As a society, we face growing problems repairing and maintaining the vital infrastructure we once took for granted.
This infrastructure ranges from the roads and bridges we drive every day to airports and railroads, communications networks, and electrical power grids -- the list goes on and on. In some cases we have seen tragic events resulting in the loss of life, such as the I-35W bridge collapse in Minnesota -- not far from where I live. Others represent mere inconveniences, such as local or regional power outages.
Most of these incidents involve aging, worn-out physical infrastructure desperately in need of repair or replacement. But infrastructure doesn't have to be old -- or even physical -- to cause problems when it fails.
The IT systems and applications all around us form a digital infrastructure that most enterprises take for granted -- until it's not there. A single glitch in the system can affect millions of people and companies, whether it's an airline computer that causes flight delays, lost email or text messages, or unplanned downtime for Websites and cloud applications. The problem isn't theoretical: Blackberry, Carbonite Inc. , Facebook (Nasdaq: FB), Twitter Inc. , Google (Nasdaq: GOOG), and eBay Inc. (Nasdaq: EBAY) -- all of these services, and many others, have suffered recent outages.
This isn't a new phenomenon. In fact, it's all part of a continuing problem that combines rapid growth, cost-cutting, competitive pressures, and short-term thinking. And it all adds up to more "fail whales" than any of us would like to see.
These applications are often designed, built, deployed, and managed with a throwaway mentality: "We'll replace it soon or throw it away and start over -- and if we don't we can leave the mess for somebody else to clean up."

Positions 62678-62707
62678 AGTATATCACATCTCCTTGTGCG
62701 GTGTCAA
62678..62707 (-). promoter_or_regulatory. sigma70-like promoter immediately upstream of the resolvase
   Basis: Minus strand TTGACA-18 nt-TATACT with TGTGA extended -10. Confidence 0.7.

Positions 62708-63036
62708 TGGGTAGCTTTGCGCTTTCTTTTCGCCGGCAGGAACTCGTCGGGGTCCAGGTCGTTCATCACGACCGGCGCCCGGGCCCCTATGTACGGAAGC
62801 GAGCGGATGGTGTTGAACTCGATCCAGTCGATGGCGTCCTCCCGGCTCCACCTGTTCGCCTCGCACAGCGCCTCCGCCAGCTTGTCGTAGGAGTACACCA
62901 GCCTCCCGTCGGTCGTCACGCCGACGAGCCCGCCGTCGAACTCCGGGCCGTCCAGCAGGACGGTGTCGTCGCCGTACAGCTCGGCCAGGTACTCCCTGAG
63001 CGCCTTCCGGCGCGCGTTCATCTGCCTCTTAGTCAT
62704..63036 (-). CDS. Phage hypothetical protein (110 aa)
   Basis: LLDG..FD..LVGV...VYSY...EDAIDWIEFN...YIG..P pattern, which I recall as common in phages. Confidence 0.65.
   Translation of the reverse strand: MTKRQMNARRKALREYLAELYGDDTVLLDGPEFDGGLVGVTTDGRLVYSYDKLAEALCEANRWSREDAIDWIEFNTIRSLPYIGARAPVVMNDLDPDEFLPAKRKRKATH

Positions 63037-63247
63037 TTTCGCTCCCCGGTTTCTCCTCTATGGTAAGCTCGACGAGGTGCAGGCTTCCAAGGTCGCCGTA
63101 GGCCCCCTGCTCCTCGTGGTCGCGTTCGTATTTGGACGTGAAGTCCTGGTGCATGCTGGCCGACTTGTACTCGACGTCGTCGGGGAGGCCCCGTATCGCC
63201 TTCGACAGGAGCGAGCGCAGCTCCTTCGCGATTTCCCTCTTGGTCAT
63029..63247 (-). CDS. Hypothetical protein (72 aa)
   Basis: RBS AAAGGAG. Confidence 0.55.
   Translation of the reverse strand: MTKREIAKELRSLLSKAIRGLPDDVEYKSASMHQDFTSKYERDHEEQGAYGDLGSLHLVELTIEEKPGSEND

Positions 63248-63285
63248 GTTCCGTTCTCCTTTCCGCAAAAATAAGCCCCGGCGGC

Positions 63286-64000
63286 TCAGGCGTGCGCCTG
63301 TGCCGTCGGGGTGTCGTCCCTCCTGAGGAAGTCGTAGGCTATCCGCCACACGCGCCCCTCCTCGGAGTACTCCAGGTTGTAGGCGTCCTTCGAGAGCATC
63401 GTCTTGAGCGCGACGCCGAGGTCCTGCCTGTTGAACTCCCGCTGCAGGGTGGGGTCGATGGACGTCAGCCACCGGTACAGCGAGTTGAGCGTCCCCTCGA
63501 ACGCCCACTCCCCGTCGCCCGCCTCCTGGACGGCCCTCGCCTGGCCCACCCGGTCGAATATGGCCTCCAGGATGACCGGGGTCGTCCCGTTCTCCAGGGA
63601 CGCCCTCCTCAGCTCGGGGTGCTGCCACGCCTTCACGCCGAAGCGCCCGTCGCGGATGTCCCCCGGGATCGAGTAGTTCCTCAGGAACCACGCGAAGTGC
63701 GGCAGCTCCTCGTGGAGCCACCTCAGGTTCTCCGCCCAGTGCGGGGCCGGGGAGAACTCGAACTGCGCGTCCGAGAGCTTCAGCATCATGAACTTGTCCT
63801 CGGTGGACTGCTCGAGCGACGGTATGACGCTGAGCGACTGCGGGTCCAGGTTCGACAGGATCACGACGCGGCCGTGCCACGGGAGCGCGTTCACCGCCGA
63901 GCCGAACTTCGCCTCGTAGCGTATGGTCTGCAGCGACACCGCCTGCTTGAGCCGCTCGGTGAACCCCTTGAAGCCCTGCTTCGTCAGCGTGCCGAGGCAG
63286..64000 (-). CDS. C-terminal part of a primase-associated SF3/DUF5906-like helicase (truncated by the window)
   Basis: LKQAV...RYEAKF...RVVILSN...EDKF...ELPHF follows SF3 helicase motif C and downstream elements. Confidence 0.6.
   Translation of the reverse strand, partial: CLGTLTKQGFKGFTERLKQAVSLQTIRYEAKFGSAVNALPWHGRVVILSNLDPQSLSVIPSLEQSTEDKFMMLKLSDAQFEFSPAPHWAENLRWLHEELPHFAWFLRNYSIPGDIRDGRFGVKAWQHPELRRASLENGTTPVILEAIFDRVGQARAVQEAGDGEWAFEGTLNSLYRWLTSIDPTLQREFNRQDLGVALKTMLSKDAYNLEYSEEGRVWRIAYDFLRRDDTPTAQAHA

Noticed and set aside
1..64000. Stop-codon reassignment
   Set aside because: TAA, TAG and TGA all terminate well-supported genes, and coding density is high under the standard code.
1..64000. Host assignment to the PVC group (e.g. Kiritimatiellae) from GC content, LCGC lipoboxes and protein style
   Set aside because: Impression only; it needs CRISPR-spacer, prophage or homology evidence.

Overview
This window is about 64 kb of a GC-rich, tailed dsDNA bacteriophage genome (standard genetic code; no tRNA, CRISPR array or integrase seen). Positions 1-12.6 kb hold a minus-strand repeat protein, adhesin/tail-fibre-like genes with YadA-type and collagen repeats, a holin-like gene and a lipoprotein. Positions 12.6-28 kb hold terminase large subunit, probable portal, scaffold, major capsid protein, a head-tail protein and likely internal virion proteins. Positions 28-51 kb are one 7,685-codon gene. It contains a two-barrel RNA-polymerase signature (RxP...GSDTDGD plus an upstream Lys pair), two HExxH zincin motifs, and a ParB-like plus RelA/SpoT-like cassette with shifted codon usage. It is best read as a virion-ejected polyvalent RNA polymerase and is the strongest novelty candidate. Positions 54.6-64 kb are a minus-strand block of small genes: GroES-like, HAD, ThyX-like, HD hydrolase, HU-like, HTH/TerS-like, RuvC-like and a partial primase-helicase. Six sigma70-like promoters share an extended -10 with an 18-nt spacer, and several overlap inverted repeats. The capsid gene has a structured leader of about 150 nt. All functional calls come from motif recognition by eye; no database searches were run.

Take a step back to the dotcom era a decade ago, when you heard the same "build it now, fix it later" mantra. Guess what? For the companies that survived, "fix it later" means fixing it now. These are today's legacy systems, but the people who designed them are long gone to work on the next cutting-edge project.
It's deja vu all over again, folks. Today's IT disruptions are tied to the same old application development, deployment, and scalability challenges we've been dealing with for decades. The question now is whether we're going to repeat the same mistakes again and again, without learning anything from them.
I think that's a real possibility. We live in an era of throwaway electronics and shiny new toys (SNTs). We throw away our still-new PCs for slightly newer ones. Then we throw those away for iPads. A new iPhone means we throw away the last one, and a new platform like Android means we throw that one away, too. It's a mindset that can easily extend to the underlying infrastructure, which can suffer from not being invested in or kept up to date.
There is some good news here. A few digital infrastructure carriers such as AT&T Inc. (NYSE: T) are investing billions to upgrade and optimize their networks and services. [Disclosure: I have used AT&T for about 15 years.] My local carrier, Qwest Communications International Inc. (NYSE: Q), has also been upgrading its networks -- granted, not as fast or as much as I would like, but they're still moving in the right direction.
Enterprises have to be aware that the existing public and private infrastructure you rely on may be more vulnerable than you expect. That also means now may be the time for infrastructure updates and improvements to things that many not qualify as "SNTs" but which we still rely on every day.
Just as important, enterprises must incorporate the lesson of infrastructure frailty into their own internal infrastructure choices. It's trendy -- and tempting -- to simply replace the old with the new, but it's critical to make sure that the replacement technology you choose will be cost-effective to operate and maintain over the long haul.
How do you do that? Leverage the hard lessons we've learned from designing, building, deploying, and managing resilient infrastructure, whether it's transportation systems, communications networks, bridges and roads, or information technology. Focus on single points of failure, and leverage Infrastructure Resource Management (IRM) processes and best practices.
This may not sound particularly appetizing in an age of severe competition and cost pressures. But there really isn't much choice. You can either pay up front to get this right, or you can pay even more later with downtime and service disruptions added to the bill. Either way, there will be a price to pay.